3 ways consumer goods brands can avoid 'commoditization'
What does it mean to be a consumer goods brand today? Formerly reliant on brick-and-mortar stores before 2020, the industry pivoted heavily to online channels during the Covid-19 pandemic. Now, it's navigating a middle ground in flux. John Stauffer, managing director of strategic planning at Merkle, looks at how brands can avoid being mere commodities in this environment.
Merkle advise consumer goods brands on how to keep their approach fresh.
Direct-to-consumer strategies have risen dramatically in popularity, but despite DTC’s success, consumer goods brands must still rely on retailers for awareness and visibility. This is even more critical as e-commerce as a percent of total retail sales has come back to earth, now closer in line to the growth we expected pre-Covid.
Along with the challenge of being seen is the struggle to stand out. The last thing you want as a brand is to become a commodity: a useful and successful set of products that lacks the value (perceived or otherwise) needed for consumers to go out of their way to buy those products. Being front-and-center is easier said than done.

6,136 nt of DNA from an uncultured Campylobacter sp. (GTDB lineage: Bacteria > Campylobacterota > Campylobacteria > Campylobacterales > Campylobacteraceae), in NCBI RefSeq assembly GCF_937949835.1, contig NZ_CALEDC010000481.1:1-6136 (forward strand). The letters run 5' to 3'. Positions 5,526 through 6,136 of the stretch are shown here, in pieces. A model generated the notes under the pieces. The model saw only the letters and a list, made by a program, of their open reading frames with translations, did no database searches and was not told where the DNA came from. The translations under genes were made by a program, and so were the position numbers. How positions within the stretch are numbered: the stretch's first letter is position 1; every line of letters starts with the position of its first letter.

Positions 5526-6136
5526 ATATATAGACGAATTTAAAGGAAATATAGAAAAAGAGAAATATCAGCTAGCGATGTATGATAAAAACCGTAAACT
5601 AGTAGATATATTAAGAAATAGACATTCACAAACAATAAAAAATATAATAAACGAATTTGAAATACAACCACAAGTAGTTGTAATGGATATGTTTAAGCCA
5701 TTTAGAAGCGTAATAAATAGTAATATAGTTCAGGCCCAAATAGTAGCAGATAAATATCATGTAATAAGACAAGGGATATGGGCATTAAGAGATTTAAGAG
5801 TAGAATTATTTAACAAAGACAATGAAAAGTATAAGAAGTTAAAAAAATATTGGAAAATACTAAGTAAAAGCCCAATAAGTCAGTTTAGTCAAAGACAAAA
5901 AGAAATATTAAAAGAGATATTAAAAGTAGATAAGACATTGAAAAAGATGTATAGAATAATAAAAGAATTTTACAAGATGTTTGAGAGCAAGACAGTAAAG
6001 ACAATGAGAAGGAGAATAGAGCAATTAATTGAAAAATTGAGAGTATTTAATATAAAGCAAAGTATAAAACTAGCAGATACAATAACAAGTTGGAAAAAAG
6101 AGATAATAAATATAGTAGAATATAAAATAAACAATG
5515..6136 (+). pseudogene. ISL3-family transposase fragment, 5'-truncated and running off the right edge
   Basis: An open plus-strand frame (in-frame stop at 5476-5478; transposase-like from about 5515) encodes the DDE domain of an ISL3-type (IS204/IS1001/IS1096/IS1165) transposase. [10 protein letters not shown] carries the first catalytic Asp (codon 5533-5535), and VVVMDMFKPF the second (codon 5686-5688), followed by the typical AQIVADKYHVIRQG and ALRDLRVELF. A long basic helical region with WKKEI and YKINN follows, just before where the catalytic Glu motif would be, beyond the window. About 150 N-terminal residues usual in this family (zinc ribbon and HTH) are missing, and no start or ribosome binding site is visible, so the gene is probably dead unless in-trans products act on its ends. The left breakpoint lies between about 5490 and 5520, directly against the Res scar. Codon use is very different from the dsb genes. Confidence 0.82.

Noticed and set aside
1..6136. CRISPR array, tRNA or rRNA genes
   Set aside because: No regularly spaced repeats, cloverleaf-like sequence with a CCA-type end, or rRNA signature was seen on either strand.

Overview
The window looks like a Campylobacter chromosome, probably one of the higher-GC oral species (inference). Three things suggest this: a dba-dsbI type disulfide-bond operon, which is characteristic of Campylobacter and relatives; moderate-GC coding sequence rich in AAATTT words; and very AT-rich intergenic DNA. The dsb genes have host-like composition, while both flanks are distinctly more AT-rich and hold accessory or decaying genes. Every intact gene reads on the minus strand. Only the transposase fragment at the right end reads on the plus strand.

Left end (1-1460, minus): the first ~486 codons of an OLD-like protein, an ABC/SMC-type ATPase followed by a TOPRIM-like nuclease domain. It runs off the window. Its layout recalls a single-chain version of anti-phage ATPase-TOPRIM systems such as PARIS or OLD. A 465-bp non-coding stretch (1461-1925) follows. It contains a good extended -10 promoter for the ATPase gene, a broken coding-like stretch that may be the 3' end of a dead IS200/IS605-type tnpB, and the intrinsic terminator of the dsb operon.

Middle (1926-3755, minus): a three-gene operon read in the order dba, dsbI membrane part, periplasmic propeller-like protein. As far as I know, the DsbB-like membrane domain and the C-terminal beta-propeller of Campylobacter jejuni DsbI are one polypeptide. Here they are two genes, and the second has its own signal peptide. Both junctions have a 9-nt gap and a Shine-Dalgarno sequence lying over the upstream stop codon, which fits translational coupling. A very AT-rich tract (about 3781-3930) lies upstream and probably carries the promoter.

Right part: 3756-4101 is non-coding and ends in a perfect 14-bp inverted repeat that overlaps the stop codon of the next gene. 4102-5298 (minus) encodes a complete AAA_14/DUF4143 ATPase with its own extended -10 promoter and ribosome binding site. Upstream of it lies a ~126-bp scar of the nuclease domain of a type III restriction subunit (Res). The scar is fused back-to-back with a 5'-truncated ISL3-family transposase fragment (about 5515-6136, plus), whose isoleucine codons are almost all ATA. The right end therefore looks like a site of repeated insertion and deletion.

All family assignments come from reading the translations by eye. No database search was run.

How do you prevent that outcome from happening? Avoiding commoditization comes down to three key areas.
1. Identify your value
Seemingly any product a consumer needs – wine and toothbrushes to headphones and shoes – is now available at their fingertips. To add to that crowd, retailers are launching and expanding their own house brands. Trader Joe’s and Walgreens sell thousands of products under their own name.
For the majority of brands, their journey should begin by answering this question: what is great about your product that would make people want to pick it over the Walgreens, Target, or Amazon brand alternative? A case must be made for both the product you’re selling and the channel in which you’re selling it.
There are three ways you can begin to answer this question.
Ask your customers